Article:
The Duty To Charge In Police Use Of Excessive Force Cases, Rebecca Roiphe Jul 2017

The Duty To Charge In Police Use Of Excessive Force Cases, Rebecca Roiphe

Cleveland State Law Review

Responding to the problems of mass incarceration, racial disparities in justice, and wrongful convictions, scholars have focused on prosecutorial overcharging. They have, however, neglected to address undercharging—the failure to charge in entire classes of cases. Undercharging can similarly undermine the efficacy and legitimacy of the criminal justice system. While few have focused on this question in the domestic criminal law context, international law scholars have long recognized the social and structural cost for nascent democratic states when they fail to charge those responsible for the prior regime’s human rights abuses. This sort of impunity threatens the rule of ...


The Role Of The Prosecutor And The Grand Jury In Police Use Of Deadly Force Cases: Restoring The Grand Jury To Its Original Purpose, Ric Simmons Jul 2017

The Role Of The Prosecutor And The Grand Jury In Police Use Of Deadly Force Cases: Restoring The Grand Jury To Its Original Purpose, Ric Simmons

Cleveland State Law Review

In deciding whether and what to charge in a criminal case, the prosecutor looks to three different factors. The first is legal: is there probable cause that the defendant committed this crime? The second is practical: if the case goes to trial, will there be sufficient evidence to convict the defendant beyond a reasonable doubt of this crime? And the third is equitable: should the defendant be charged with this crime? The prosecutor is uniquely qualified to answer the first and second question, but the third is a bit trickier. If it is used properly, the grand jury could provide ...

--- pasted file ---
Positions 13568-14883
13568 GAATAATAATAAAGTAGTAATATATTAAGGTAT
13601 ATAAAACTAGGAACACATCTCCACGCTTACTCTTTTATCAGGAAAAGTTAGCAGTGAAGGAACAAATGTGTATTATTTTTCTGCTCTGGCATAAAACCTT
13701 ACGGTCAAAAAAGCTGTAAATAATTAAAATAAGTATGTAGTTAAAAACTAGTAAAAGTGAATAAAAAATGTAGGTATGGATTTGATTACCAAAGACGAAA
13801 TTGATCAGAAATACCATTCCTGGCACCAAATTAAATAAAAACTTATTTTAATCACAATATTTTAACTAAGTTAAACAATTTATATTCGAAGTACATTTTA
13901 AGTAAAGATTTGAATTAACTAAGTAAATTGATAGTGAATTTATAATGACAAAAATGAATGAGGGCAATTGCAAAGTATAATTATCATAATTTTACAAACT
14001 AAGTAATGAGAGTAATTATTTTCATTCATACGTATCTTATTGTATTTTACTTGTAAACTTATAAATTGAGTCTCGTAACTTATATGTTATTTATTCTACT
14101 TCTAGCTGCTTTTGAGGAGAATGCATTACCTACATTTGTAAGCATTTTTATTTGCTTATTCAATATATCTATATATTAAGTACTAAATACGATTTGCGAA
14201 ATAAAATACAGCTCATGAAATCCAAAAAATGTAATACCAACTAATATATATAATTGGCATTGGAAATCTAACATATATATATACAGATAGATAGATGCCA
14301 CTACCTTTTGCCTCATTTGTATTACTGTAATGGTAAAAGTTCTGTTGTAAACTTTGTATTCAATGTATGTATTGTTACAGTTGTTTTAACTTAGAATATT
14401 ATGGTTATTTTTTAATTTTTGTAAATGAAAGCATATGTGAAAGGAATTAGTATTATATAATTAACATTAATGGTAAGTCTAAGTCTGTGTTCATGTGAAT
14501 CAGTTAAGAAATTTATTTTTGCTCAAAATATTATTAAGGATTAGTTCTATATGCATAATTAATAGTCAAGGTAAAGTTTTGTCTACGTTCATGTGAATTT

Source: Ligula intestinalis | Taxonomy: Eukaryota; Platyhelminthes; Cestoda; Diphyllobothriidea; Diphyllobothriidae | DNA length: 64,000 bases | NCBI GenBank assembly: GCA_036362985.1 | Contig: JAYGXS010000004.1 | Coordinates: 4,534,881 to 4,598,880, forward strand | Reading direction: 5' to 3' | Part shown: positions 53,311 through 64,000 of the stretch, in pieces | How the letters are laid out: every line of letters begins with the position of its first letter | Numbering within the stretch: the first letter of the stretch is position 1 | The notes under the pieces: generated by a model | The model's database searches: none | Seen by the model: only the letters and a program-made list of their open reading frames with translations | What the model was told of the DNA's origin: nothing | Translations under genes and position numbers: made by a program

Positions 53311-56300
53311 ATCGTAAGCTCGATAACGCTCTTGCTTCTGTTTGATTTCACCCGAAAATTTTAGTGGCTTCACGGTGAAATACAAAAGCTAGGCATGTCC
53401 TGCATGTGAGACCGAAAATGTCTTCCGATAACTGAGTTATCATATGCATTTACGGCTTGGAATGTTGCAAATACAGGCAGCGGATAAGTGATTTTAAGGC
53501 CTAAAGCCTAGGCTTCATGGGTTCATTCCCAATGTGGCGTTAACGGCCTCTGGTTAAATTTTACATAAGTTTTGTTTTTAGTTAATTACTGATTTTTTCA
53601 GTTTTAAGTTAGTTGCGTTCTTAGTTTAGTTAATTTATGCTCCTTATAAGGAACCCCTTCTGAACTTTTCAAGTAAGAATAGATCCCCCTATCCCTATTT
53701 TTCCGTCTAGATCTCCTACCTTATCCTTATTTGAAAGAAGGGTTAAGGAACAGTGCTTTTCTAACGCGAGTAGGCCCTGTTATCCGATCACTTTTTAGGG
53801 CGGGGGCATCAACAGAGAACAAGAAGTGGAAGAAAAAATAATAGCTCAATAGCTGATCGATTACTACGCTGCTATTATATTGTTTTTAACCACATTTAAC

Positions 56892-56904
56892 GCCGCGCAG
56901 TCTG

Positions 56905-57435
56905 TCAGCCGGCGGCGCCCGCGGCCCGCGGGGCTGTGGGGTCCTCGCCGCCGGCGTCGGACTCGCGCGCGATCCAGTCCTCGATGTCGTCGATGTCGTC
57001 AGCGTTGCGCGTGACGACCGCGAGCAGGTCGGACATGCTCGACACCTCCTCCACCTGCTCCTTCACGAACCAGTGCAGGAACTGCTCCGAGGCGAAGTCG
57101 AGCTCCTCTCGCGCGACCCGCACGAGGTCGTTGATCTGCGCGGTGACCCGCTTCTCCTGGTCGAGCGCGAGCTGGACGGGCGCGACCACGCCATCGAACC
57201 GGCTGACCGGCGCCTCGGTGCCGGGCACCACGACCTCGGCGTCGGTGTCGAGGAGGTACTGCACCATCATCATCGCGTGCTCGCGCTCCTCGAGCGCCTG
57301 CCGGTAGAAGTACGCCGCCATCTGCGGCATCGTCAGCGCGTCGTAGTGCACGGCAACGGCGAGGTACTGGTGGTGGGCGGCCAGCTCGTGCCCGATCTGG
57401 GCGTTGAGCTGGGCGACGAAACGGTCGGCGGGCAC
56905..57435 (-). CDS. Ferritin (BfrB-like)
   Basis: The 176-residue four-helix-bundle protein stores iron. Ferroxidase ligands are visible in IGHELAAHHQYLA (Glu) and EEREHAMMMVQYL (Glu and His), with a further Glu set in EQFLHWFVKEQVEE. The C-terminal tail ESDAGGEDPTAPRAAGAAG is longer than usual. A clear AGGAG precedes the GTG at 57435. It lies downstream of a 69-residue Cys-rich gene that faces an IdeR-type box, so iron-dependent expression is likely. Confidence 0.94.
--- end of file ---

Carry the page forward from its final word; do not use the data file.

Restoring Independence To The Grand Jury: A Victim Advocate For The Police Use Of Force Cases, Jonathan Witmer-Rich Jul 2017

Restoring Independence To The Grand Jury: A Victim Advocate For The Police Use Of Force Cases, Jonathan Witmer-Rich

Cleveland State Law Review

This Article proposes a grand jury victim advocate to represent the interests of the complainant before the grand jury in investigations into police use of excessive force. Currently, the prosecutor has near-exclusive access to the grand jury, and as a result, grand juries have become almost entirely dependent on prosecutors. Historically, however, grand juries exhibited much greater independence. In particular, grand juries have a long history in America of providing oversight over government officials, bringing criminal charges for official misconduct even when local prosecutors proved reluctant. Permitting the alleged victim of police excessive force to be represented before the grand ...


Chief Justice William Howard Taft's Conception Of Judicial Integrity: The Legal History Of Tumey V. Ohio, Joshua Kastenberg Jun 2017

Chief Justice William Howard Taft's Conception Of Judicial Integrity: The Legal History Of Tumey V. Ohio, Joshua Kastenberg

Cleveland State Law Review